He left both of the aforementioned posts in 1957, when he became the Dean of Agriculture at his alma mater, Purdue University. In 1968, he was promoted to the positions of Dean of Education and vice president of the university's research foundation. In 1968, he also ran for Governor of Indiana, but came in a distant third at the Republican state convention to eventual winner Edgar Whitcomb and future governor Otis R. Bowen.

Secretary of Agriculture

Sec. of Agriculture Earl Butz as cabinet member in the administration of Richard Nixon, second row, third from left, June 1972.

In 1971, President Richard Nixon appointed Butz as Secretary of Agriculture, a position in which he continued to serve after Nixon resigned in 1974 as the result of the Watergate scandal. In his time heading the USDA, Butz revolutionized federal agricultural policy and reengineered many New Deal era farm support programs.

For example, he abolished a program that paid corn farmers to not plant all their land. (See Henry Wallace's "Ever-Normal Granary".) This program had attempted to prevent a national oversupply of corn and low corn prices. His mantra to farmers was "get big or get out," and he urged farmers to plant commodity crops like corn "from fencerow to fencerow." These policy shifts coincided with the rise of major agribusiness corporations, and the declining financial stability of the small family farm.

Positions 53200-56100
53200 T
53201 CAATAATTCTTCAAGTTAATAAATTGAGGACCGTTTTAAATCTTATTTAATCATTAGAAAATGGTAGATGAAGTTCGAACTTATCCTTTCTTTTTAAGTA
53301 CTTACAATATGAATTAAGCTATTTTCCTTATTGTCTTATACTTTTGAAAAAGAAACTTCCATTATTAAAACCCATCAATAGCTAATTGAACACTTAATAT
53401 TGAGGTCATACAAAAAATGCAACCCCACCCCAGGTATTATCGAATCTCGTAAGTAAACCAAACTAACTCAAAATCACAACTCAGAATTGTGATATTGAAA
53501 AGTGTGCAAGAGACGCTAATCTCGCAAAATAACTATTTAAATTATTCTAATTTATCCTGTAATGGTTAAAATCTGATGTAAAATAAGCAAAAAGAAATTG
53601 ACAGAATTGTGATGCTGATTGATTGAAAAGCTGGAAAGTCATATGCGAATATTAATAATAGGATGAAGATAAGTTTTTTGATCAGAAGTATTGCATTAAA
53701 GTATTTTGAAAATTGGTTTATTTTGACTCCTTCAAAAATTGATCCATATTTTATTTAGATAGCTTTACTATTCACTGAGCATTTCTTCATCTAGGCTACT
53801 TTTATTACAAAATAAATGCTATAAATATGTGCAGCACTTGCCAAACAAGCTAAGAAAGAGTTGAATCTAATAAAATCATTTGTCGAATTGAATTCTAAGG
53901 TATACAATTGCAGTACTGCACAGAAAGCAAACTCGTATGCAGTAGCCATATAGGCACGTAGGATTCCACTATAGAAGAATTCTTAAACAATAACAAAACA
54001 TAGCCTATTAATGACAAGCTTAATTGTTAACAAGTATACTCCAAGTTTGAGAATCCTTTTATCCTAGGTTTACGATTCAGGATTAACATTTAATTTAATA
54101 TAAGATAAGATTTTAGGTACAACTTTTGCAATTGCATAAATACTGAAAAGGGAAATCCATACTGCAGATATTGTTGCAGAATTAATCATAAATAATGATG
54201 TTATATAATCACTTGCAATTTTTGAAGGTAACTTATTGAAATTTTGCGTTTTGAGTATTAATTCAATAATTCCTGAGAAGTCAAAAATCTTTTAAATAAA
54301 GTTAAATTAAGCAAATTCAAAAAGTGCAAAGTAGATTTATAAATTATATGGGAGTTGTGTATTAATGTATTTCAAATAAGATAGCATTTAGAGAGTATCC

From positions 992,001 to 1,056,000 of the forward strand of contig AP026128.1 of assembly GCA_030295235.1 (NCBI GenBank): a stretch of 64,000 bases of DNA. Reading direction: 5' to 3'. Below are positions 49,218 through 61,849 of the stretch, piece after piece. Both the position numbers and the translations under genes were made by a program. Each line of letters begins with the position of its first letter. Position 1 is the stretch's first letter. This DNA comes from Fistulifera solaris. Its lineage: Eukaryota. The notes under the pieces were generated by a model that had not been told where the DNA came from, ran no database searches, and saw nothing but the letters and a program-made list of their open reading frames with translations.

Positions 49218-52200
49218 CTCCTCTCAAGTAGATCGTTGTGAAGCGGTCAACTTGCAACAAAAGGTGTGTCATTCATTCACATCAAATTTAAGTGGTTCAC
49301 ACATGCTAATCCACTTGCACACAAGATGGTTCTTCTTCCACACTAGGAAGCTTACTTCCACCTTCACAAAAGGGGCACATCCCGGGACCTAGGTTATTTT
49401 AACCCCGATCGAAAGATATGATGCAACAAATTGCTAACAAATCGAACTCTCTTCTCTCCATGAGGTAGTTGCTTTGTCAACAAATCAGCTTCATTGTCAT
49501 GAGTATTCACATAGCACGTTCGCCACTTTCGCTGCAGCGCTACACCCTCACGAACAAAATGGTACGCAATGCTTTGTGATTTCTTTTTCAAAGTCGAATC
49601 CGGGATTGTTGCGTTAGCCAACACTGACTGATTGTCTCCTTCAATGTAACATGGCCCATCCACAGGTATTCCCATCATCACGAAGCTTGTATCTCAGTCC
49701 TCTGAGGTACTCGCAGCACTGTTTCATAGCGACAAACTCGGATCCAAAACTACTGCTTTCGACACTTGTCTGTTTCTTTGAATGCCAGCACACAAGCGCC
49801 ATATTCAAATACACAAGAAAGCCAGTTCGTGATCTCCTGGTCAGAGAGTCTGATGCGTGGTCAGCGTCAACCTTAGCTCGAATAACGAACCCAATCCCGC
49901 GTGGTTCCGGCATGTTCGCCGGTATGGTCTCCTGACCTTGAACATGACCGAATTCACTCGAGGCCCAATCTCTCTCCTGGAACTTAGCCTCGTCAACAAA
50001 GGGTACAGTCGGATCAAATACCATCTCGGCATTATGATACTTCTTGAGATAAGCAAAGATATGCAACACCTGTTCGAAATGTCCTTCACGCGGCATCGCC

Butz took over the Department of Agriculture during the most recent period in American history that food prices climbed high enough to generate political heat. In 1972, Russia, suffering disastrous harvests, purchased 30 million tons of American grain. Butz had helped to arrange that sale in the hope of giving a boost to crop prices in order to bring restive farmers tempted to vote for George McGovern into the Republican fold.[3]

He was featured in the documentary King Corn, recognized as the person who started the rise of corn production, large commercial farms, and the abundance of corn in American diets. In King Corn, Butz argued that the corn subsidy had dramatically reduced the cost of food for all Americans by improving the efficiency of farming techniques. By artificially increasing demand for food, food production became more efficient and drove down the cost of food for everyone. Consequently, we now live in an "age of plenty".

Scandals and resignation